Sinai Says: Happier off the court, Pe’er back to making Israel happy on it

If one ever needed any proof that tennis is a game mainly played between the ears, such evidence was provided by Shahar Pe’er in recent weeks.

Shahar Pe'er 370 (photo credit: REUTERS)
Shahar Pe'er 370
(photo credit: REUTERS)
If one ever needed any proof that tennis is a game mainly played between the ears, such evidence was provided by Shahar Pe’er in recent weeks.
Mental fortitude had always been the key component behind Pe’er’s success, but in the past two years it became the primary source of her downfall.
After ending a four-year title drought in Suzhou, China, over the weekend, the 26-year-old revealed how difficult the tennis life had become for her, admitting that she considered retiring several times in recent months.
“I was in a very low place as recently as a couple of weeks ago,” said Pe’er. “I felt like I couldn’t deal with the tennis life anymore. I told myself that I had a great career, but I’ve had enough and I’ve got more important things to do. I couldn’t see how I could live a happy life while playing tennis. It took a lot of psychological work to overcome this.”
Coming under scrutiny on a weekly basis took its toll on Pe’er, especially as the defeats began to pile-up and her slide down the rankings gathered pace.
From a career-high of No. 11 in the world in April 2011, Pe’er plummeted all the way down to No. 179 in late June of this year.
It wasn’t just that Pe’er was losing.
It was also the players she was losing to.
Throughout her career Pe’er has remained a model of consistency, but while in the past that was a testament of her excellence, in the last couple of years it was proof of how severe her struggles had become.
After only twice progressing past a second round in her final 11 tournaments of 2011, Pe’er went a career-worse 15-23 in 2012, winning consecutive matches in only two of 23 events.
She ended last year at No. 74 in the WTA rankings, which seemed bad at the time, but was soon made to look quite impressive.
Her renewed partnership with coach Pablo Giacopelli, who had helped Pe’er play some of the best tennis of her life in 2010, gave real reason for optimism ahead of 2013.
Giacopelli preached for patience, saying at the time that “I hope nobody expects miracles because this is going to be a long journey.”
He couldn’t have been more correct, but he surely didn’t expect that he too would pay the price along the way.
Only once in her first 17 tournaments of the year did Pe’er manage to advance past a main draw second round, losing 12 times to players ranked 100 or lower.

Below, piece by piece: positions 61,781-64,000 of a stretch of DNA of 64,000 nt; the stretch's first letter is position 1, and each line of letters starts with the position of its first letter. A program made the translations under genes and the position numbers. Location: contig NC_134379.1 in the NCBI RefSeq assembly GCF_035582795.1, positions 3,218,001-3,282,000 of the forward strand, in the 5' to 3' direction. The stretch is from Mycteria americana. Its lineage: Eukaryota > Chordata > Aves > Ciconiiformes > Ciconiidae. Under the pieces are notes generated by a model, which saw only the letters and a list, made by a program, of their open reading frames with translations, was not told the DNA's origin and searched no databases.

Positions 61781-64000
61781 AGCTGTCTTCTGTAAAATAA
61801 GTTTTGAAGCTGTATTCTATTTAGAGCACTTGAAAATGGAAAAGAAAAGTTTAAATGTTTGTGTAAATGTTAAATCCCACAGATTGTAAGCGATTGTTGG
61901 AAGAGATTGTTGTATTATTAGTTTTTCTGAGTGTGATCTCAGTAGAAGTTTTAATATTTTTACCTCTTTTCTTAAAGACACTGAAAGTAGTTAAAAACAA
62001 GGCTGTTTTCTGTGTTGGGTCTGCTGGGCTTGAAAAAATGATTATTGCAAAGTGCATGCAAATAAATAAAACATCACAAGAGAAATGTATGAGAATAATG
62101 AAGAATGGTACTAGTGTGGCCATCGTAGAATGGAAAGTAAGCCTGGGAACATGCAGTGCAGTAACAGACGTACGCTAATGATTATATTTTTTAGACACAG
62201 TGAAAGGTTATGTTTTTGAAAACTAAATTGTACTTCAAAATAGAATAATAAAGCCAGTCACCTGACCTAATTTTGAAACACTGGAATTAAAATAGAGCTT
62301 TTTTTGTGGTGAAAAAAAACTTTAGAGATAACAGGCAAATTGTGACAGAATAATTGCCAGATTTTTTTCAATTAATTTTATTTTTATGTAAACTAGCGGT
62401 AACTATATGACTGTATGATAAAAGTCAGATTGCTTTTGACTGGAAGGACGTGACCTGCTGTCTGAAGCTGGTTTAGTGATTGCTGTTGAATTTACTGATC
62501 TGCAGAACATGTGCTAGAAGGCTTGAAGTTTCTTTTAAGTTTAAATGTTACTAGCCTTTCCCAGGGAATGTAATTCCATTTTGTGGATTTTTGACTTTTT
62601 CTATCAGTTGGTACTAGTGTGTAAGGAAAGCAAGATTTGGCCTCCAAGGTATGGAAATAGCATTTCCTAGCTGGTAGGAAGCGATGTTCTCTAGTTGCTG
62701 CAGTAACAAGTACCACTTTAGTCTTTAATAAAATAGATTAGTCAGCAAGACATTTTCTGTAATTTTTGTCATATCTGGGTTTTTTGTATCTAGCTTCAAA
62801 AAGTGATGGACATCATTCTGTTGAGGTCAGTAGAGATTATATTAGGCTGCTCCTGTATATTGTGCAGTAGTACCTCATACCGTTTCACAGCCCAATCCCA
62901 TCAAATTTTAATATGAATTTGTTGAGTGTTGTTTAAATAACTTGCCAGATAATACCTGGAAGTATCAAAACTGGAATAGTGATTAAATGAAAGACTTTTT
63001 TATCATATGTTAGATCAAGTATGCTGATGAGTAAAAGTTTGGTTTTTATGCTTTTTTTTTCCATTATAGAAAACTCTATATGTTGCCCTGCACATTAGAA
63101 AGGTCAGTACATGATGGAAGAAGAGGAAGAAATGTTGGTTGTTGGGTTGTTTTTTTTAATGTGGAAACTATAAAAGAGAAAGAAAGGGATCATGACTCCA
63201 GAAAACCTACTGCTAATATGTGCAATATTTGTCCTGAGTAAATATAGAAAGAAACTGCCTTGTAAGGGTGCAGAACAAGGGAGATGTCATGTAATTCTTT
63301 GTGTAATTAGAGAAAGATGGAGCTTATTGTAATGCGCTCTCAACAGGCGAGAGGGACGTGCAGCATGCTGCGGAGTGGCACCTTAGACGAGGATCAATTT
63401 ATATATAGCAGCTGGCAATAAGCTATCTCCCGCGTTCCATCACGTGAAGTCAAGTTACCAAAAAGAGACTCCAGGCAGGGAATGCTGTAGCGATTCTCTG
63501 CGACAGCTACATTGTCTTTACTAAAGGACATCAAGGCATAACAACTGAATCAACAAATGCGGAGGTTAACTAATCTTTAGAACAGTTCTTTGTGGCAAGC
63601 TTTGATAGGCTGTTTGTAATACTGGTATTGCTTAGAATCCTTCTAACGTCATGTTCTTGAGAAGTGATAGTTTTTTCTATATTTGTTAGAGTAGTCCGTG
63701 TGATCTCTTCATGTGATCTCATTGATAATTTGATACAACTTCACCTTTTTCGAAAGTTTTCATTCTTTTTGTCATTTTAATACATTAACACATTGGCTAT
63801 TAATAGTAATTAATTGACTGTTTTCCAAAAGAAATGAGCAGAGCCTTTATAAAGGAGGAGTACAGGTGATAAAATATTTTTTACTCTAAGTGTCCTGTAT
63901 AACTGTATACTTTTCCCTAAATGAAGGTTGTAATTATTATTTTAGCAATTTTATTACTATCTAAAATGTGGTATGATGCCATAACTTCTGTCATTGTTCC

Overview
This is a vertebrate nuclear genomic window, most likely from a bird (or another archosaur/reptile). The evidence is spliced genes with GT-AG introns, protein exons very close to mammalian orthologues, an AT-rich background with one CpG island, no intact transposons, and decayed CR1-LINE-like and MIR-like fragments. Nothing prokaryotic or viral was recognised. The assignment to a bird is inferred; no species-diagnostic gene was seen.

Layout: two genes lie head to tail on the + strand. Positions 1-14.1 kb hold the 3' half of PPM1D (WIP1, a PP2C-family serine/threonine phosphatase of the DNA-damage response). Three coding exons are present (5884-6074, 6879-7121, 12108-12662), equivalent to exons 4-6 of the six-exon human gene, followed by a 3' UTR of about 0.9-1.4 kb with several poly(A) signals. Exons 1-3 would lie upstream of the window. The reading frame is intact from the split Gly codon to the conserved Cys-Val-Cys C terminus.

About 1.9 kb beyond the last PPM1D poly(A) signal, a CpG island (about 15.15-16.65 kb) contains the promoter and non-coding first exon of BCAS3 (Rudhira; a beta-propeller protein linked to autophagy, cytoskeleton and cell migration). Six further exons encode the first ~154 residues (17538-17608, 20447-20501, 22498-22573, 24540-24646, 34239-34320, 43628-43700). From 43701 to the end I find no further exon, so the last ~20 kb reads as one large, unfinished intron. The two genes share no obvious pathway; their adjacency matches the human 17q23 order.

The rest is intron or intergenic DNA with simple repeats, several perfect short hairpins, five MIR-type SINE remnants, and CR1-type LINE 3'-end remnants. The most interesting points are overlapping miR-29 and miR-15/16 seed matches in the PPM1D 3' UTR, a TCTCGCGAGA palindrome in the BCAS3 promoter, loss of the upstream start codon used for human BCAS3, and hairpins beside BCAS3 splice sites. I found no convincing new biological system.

It was only natural that such a string of defeats would result in her dropping out of the top 100 for the first time since she made her initial breakthrough in 2005, while also losing her status as the Israel No. 1 for the first time since 2006, being leapfrogged by Julia Glushko.
Pe’er and Giacopelli went their separate ways once more after she failed to qualify for Wimbledon in late June, missing her first major since the 2009 French Open, which she sat out due to injury.
The split-up with Giacopelli didn’t bode well for the future, but it was preceisely when she was forced to play without anyone in support that Pe’er finally found her way.
First she reached the quarterfinals in Budapest before advancing to her first tour final since July 2011, ultimately losing to Elina Svitolina in the title match in Baku, Azerbaijan.
However, in her next tournament Pe’er would lift her first piece of silverware since winning the title in Tashkent, Uzbekistan in September 2009, beating Zheng Saisai of China, 6-2, 2-6, 6-3 in the final in Suzhou on Saturday.
As a result, Shahar jumped 30 places to No. 83 in the world on Monday, her highest ranking since January.
She will still have to qualify for the US Open later this month as she was not ranked high enough at the cut-off date last month.
But all of the sudden the future is looking bright.
Pe’er may have beaten only two top-100 players during her recent run, but considering her previous form, nothing can be taken for granted.
She may have come close, but Pe’er didn’t despair when there seemed to be no light at the end of the tunnel before ultimately reaping the rewards.
Following her failure at Wimbledon, Shahar’s agent Amit Naor told her that she could quit if she wanted to, but that she should do so on her terms and not because of frustrating results.
Pe’er never stopped loving the game, but she has finally come to understand that “tennis is my job, but it isn’t what I’m about.”
Far tougher tests await Pe’er and it remains to be seen if she can overcome them.
With no ranking points to defend until the end of the season after finishing last year prematurely following five straight first-round exits, the last of which came at the US Open, Pe’er is ideally placed to continue her climb up the rankings.
Any notion that Pe’er no longer had the heart required to succeed at the top level was dispelled in the final in Suzhou, with the Israeli battling Saisai for over two-and-a-half hours in 40-degree heat and high humidity, conditions Shahar described as the toughest she had ever played in.
There’s no telling where Pe’er’s career goes from here. However, now that she has finally attained peace of mind and has come to understand the place of tennis in her life, she has all she needs to achieve happiness.
Some things are even more important than tennis.
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